Heritage and Tourism. Global Society and Shifting Values in the United Arab Emirates
Cultural heritage was a major factor in the formation of politics and identity for nation-states. Yet in Europe, a gradual overcoming of old nationalism has paved the way for its postmodern iteration, where it is interwoven with tourism, the market, leisure, and entertainment. As such, monuments, museums, and archaeological sites have become important elements to thematize tourism and consumption.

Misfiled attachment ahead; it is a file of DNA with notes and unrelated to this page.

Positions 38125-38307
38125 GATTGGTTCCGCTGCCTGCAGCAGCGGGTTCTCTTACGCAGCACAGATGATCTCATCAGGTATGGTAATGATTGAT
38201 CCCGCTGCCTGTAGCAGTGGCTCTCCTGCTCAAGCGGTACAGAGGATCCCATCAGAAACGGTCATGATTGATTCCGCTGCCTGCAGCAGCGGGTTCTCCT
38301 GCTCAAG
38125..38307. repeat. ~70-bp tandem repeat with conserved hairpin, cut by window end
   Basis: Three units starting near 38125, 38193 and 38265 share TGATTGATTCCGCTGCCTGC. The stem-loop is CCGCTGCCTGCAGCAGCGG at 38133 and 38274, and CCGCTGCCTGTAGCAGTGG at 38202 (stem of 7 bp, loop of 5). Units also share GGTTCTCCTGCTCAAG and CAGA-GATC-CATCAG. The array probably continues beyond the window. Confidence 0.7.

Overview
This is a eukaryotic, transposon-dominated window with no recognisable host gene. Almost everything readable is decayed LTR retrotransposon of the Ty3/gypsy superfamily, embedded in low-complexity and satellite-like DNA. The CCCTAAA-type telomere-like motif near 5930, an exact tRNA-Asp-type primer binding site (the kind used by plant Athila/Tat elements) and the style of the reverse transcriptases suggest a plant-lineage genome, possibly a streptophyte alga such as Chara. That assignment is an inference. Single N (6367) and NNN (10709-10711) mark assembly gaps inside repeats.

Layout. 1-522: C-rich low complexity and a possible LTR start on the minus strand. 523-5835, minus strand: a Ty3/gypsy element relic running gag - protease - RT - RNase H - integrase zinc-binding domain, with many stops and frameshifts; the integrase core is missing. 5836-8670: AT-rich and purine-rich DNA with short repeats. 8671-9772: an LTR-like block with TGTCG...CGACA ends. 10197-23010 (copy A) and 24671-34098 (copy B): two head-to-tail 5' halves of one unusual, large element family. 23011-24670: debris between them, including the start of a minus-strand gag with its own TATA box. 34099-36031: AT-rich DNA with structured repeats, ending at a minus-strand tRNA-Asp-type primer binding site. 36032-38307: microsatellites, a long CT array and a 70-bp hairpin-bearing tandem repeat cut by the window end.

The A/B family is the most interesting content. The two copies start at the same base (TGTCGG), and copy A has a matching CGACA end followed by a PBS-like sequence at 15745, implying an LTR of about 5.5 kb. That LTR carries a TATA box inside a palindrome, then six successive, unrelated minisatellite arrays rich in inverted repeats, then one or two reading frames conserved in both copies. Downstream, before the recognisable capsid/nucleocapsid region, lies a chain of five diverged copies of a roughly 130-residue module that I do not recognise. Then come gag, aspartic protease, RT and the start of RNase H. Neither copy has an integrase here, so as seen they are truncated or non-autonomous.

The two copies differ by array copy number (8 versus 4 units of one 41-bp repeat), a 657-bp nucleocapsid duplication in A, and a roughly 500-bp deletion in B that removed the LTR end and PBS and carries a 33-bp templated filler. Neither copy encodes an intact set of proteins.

Over the past decades, some rich Middle East countries—including the United Arab Emirates—have adopted a similar use of heritage: it has been used to build or reinvent national identity, and to promote recreational and tourist activities. Dubai and Abu Dhabi are two significant cases. Their intangible heritage helps to build local identity and to attract tourism, together with the cities’ luxurious hotels and their ultra-modern shopping malls. Moreover, city administrations have even invited some major Western museums to open local branches, to increase tourism and confirm their new status as global cities.
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